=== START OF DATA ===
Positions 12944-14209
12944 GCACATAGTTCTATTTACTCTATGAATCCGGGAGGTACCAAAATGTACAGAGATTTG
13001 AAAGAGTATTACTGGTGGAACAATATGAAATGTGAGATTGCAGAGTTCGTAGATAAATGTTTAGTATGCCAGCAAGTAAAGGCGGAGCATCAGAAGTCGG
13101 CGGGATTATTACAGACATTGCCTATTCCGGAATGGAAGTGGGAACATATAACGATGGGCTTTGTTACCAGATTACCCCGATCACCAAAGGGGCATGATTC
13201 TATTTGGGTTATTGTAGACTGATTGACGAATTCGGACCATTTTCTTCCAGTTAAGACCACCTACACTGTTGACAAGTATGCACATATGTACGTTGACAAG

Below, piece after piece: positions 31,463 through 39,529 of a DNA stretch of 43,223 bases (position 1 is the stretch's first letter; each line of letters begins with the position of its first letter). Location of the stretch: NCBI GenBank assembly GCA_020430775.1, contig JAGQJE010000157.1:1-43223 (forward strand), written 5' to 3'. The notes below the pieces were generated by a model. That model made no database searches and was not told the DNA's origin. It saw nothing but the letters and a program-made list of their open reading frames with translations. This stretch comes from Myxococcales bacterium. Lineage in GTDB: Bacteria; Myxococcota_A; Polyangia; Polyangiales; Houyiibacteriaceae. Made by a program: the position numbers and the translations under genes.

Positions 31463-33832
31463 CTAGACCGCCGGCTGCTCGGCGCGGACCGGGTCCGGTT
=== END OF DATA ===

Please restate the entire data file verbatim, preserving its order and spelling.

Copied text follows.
Positions 12944-14209
12944 GCACATAGTTCTATTTACTCTATGAATCCGGGAGGTACCAAAATGTACAGAGATTTG
13001 AAAGAGTATTACTGGTGGAACAATATGAAATGTGAGATTGCAGAGTTCGTAGATAAATGTTTAGTATGCCAGCAAGTAAAGGCGGAGCATCAGAAGTCGG
13101 CGGGATTATTACAGACATTGCCTATTCCGGAATGGAAGTGGGAACATATAACGATGGGCTTTGTTACCAGATTACCCCGATCACCAAAGGGGCATGATTC
13201 TATTTGGGTTATTGTAGACTGATTGACGAATTCGGACCATTTTCTTCCAGTTAAGACCACCTACACTGTTGACAAGTATGCACATATGTACGTTGACAAG

Below, piece after piece: positions 31,463 through 39,529 of a DNA stretch of 43,223 bases (position 1 is the stretch's first letter; each line of letters begins with the position of its first letter). Location of the stretch: NCBI GenBank assembly GCA_020430775.1, contig JAGQJE010000157.1:1-43223 (forward strand), written 5' to 3'. The notes below the pieces were generated by a model. That model made no database searches and was not told the DNA's origin. It saw nothing but the letters and a program-made list of their open reading frames with translations. This stretch comes from Myxococcales bacterium. Lineage in GTDB: Bacteria; Myxococcota_A; Polyangia; Polyangiales; Houyiibacteriaceae. Made by a program: the position numbers and the translations under genes.

Positions 31463-33832
31463 CTAGACCGCCGGCTGCTCGGCGCGGACCGGGTCCGGTT